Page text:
Tax advisors in South Africa must sign up with a supervising body to carry on giving advice in a bid to put rogue consultants out of business.
The move has been made by the South African government to combat increasing problems with tax advisers offering duff information and fleecing clients.
Now, the South African Revenue Service (SARS) has given a July 1 deadline for all tax advisers to register with them via one of five controlling bodies which will be recognized by the country’s Tax Administration Act.
The move is the first in a series aimed at improving tax advice in the country, with a second phase to establish an independent regulatory board for tax practitioners.
That board will be created 18 months after the register starts to give time for a proper review.
All tax practitioners in South Africa, even those who are currently registered with SARS, will have to re-register in order to comply and stay in business.
Faith Ngwenya, the standards executive at the South African Institute of Professional Accountants (SAIPA), is now urging all taxpayers to question the registration status of their tax practitioner.
She added: “By not doing so, individuals and businesses run the risk of finding out that their practitioner is no longer allowed to operate and they will then have to find a registered practitioner.”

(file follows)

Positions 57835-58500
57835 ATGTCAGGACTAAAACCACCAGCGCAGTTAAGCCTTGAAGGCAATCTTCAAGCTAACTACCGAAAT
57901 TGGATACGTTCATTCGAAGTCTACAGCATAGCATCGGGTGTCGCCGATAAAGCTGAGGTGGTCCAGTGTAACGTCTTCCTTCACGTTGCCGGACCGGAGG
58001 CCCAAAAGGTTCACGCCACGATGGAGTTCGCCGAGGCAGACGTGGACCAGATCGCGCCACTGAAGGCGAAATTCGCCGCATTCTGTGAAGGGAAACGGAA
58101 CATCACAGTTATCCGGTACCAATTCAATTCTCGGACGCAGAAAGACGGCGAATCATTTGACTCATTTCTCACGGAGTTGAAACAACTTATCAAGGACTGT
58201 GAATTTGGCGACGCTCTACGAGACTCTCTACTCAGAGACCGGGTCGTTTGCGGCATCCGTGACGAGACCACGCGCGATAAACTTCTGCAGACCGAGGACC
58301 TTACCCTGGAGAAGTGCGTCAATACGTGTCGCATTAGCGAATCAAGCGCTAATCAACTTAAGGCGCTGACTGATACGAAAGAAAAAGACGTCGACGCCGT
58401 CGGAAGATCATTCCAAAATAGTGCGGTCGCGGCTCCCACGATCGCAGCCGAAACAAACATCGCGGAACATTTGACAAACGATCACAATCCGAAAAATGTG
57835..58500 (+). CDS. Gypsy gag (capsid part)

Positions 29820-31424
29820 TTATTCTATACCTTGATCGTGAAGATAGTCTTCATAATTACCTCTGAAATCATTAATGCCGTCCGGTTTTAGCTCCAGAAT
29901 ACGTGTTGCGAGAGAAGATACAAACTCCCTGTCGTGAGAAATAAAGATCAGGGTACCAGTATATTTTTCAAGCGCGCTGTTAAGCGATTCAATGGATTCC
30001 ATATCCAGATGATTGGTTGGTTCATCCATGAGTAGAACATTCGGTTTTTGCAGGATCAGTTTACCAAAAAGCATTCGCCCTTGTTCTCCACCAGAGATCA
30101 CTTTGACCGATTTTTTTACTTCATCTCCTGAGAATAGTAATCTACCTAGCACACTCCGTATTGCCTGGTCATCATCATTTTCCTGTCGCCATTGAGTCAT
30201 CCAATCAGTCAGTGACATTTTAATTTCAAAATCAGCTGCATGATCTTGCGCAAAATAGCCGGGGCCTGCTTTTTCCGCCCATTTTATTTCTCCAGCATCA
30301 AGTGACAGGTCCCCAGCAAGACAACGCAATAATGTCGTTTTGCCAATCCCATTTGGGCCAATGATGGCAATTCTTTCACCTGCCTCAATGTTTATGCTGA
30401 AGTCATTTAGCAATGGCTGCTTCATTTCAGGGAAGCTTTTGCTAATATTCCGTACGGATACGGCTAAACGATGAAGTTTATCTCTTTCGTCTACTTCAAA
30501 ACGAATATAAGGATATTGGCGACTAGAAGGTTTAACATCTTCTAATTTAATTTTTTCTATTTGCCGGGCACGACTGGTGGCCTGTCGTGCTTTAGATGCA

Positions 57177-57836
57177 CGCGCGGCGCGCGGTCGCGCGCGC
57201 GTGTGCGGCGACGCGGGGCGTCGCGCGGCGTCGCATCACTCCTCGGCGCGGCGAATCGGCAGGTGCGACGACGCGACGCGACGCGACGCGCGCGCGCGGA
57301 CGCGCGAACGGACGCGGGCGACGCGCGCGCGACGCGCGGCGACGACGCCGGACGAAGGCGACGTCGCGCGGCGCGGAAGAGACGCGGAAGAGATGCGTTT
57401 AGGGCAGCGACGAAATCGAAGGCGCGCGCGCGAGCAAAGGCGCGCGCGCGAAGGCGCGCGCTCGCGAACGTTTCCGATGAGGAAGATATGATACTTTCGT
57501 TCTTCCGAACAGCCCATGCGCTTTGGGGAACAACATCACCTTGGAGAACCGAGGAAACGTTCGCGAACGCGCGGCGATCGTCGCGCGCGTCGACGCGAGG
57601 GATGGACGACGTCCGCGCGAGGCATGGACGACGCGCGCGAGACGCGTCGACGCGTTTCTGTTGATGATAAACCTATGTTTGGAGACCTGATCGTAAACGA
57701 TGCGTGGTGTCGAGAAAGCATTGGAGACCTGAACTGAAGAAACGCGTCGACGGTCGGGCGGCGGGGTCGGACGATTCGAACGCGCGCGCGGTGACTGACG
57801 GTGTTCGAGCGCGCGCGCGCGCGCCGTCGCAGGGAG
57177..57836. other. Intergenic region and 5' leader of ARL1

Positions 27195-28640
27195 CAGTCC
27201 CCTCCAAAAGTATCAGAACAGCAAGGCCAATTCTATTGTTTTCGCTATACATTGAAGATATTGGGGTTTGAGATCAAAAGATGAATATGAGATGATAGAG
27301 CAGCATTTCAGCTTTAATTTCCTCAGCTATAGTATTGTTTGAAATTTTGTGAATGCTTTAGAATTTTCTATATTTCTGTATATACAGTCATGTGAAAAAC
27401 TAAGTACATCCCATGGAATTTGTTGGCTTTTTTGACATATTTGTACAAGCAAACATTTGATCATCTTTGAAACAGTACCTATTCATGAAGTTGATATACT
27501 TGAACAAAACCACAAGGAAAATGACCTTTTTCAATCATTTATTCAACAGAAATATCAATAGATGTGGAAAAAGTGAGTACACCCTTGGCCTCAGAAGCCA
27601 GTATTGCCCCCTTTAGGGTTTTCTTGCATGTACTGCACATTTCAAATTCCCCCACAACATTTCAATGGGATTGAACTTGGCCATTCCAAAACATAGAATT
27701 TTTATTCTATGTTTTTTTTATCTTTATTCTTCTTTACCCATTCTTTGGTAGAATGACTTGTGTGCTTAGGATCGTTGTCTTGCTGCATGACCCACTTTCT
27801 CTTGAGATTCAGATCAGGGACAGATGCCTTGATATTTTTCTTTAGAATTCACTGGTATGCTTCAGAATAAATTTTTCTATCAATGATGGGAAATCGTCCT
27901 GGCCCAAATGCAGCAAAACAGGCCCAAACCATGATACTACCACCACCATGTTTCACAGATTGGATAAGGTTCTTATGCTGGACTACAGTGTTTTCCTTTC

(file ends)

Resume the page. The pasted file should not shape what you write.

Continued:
One potential problem is that many tax practitioners may belong to a professional body which is not recognised by SARS, and may struggle to requalify with a supervisory body by the July deadline.
To underline the problem, SAIPA is one organisation that demands members have relevant academic qualifications, several years of verifiable industry experience and that they must pass an examination before joining.
Tax ‘fishing’ uproar
Meanwhile, SARS is also under attack for launching ‘tax fishing expeditions’ that fail in court and leave taxpayers facing huge legal bills when they have done nothing wrong.
Delegates at a tax conference heard that a growing number of court actions against tax assessments could lead to the end of the open-ended investigations by the revenue service.
The problem lies with the new Tax Administration Act which gives SARS powers to search and seize information without a warrant, but the courts have since reined in this move by using a Customs and Excise Act to give taxpayers a right to privacy.
Delegates were told that to avoid a costly exercise in fighting an assessment in court, their clients should carefully read the audit letter they have received to find out how the tax man has arrived at their figures and prepare the case on why they are wrong.